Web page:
Who knew that we would be in Istanbul for one of the very important holidays of the Muslim calendar, Kurban Bayram! By Thursday, campus attendance was a bit sparse as some students (and faculty) had taken off early, but everyone had big smiles on their faces. People greeted each other with “İyi Bayramlar!” When I tried to say this to the secretary in the chem office, she first looked quite confused, and then broke out in a huge smile.
By late afternoon, students streamed out of the buildings and onto the buses, metros, and to the airports. Many had rolling suitcases. They were probably heading somewhere south to spend time with their family. Here is a glimpse of the central Taksim metro station on Thursday.
I even received a Happy Bayram e-mail from the Rector of the University (see below)!
What is Bayram? I am told that the word “bayram” fundamentally means celebration. It commemorates the iconic sacrifice described in the Old Testament (and the Koran): that amazing moment when Abraham, obedient to God’s command, is just about to sacrifice his only son Isaac. As Abraham raises his hand, God intervenes, Isaac is saved, and a ram, conveniently found tangled up in a nearby bush, is sacrificed instead.
It is a holy day to give thanks to Allah, as the believers shown below.
It is also a day to celebrate. On Saturday of this week, thousands of people in Istanbul, and millions of Muslims around the world world, began their celebration by sacrificing an animal to commemorate Abraham’s faith in God, and God’s ultimate providence. A week ago Saturday, we began to see makeshift pens with dozens of sheep in markets and just outside the city. There was a hand printed sign up sheet next to the cash register – put your name down to reserve an animal. These photos (not ours) give you a flavor for what was happening all around us:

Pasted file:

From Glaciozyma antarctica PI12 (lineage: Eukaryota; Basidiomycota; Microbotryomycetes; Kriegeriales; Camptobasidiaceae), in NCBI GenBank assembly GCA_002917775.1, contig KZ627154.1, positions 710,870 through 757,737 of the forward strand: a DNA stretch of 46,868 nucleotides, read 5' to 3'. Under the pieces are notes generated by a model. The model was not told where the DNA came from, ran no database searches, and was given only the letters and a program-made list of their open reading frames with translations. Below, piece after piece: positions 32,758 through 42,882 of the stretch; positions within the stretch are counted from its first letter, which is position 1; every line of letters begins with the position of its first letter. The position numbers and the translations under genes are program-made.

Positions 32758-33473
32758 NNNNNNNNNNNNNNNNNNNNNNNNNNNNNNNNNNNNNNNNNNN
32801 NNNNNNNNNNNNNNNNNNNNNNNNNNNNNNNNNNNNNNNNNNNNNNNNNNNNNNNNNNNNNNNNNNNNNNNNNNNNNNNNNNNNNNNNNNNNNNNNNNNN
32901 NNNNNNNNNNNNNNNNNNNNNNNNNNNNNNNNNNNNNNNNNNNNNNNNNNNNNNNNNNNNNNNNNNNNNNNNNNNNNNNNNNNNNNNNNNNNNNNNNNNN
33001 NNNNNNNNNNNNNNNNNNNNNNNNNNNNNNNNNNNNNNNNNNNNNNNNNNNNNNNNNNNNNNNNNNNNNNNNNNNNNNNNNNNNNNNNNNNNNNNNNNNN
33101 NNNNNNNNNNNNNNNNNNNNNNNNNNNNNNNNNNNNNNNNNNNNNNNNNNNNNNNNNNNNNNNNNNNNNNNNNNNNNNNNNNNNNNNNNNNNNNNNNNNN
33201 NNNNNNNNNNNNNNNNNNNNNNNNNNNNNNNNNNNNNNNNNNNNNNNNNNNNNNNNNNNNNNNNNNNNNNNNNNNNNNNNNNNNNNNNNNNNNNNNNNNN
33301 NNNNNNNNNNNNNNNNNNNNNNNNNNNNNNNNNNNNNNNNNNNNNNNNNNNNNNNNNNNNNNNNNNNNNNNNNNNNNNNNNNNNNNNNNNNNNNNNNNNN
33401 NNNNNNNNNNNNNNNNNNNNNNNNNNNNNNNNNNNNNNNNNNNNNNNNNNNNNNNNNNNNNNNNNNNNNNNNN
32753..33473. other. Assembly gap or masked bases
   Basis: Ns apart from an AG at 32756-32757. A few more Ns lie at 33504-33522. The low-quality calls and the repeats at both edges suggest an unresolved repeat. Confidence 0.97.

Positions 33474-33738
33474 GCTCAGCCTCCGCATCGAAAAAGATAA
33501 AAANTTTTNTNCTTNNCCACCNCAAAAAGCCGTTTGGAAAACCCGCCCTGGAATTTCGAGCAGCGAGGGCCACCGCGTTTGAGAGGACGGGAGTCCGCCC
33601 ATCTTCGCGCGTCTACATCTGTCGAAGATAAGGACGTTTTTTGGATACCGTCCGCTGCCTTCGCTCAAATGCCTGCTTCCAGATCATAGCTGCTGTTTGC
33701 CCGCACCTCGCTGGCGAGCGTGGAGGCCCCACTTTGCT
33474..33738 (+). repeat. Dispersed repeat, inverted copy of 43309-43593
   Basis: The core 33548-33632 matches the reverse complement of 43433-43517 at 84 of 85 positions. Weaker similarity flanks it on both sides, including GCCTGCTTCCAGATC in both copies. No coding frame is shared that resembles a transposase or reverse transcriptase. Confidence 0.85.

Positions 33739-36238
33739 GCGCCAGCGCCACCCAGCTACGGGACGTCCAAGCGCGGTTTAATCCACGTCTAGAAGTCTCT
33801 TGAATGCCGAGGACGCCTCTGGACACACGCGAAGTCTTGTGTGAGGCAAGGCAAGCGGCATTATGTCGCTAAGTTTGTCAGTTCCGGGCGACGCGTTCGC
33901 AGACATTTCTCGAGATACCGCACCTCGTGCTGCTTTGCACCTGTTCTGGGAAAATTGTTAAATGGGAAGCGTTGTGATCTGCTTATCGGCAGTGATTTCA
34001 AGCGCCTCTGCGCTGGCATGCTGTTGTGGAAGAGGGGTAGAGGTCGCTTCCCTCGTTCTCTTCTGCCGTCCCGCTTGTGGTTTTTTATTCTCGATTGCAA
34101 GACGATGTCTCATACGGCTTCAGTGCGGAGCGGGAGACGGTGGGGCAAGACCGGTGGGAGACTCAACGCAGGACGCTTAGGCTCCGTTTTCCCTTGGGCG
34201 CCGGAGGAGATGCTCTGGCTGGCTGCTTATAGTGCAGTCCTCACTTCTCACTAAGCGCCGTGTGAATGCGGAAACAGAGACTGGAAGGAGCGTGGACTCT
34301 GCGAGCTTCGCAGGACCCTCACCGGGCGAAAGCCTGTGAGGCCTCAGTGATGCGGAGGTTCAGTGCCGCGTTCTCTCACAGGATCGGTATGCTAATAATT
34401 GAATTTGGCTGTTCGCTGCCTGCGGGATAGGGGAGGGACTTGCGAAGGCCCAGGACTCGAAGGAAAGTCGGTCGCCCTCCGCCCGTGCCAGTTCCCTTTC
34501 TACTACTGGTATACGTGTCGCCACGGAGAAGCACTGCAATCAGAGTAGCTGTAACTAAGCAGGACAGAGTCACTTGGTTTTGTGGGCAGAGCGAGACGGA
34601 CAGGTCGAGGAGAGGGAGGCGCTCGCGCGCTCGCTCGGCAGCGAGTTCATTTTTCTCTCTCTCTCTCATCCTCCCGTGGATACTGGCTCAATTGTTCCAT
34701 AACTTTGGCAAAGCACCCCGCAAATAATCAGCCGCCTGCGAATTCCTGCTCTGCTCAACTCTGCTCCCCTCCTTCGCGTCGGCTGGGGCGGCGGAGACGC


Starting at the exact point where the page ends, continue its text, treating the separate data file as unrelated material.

On Friday, we also began to see rusted old farm trucks, each with a cow tethered (and often blindfolded) in the open bed. These humble trucks cruised down the city streets headed, no doubt, towards the wealthier neighborhoods of Bebek and Emirgan. Once sacrificed, the animal is butchered and the meat shared with family, friends, neighbors, and some is given to the poor.
We were told by our neighbor – not a Turk – that the “killing fields” closest to us were an awful thing to see on Saturday morning, with the animals’ cries shrill and haunting. He believes that the barbaric killing of these animals was unnecessary and cruel. Fortunately, in Istanbul proper, laws exist that forbid the slaughtering of the animals on public streets. Professionals are supposed to humanely slaughter the animals, but in many families, this has been a tradition that is carried out by the elder male or venerable uncle. It’s hard to know what to think about this massive animal sacrifice and I am fearful of being hypocritical. In the US, we slaughter 46 million turkeys on Thanksgiving. Is it any better when the killing happens out of sight and out of mind?
On the brighter side, it really does feel like Christmas. Our friends are spending time with family and taking some time off. Stores were closed, traffic was almost non-existent, and even our vendors, who had trudged up and down our neighborhood streets selling fresh Simit (bread) and fruit every day since we arrived were gone.
However, you can count on some things wherever you go. Even an event this faith and family oriented gets commercialized. Newspapers, billboards, TV all urged us to celebrate the holidays, and especially great would be if we bought STUFF to help get in the celebratory mood. INDIRIM! (SALES) were everywhere.
So as I close out this post, I do want to take time to wish you a happy week, whether it be Bayram or just another day. Take time to be with people you love. İyi Bayramlar!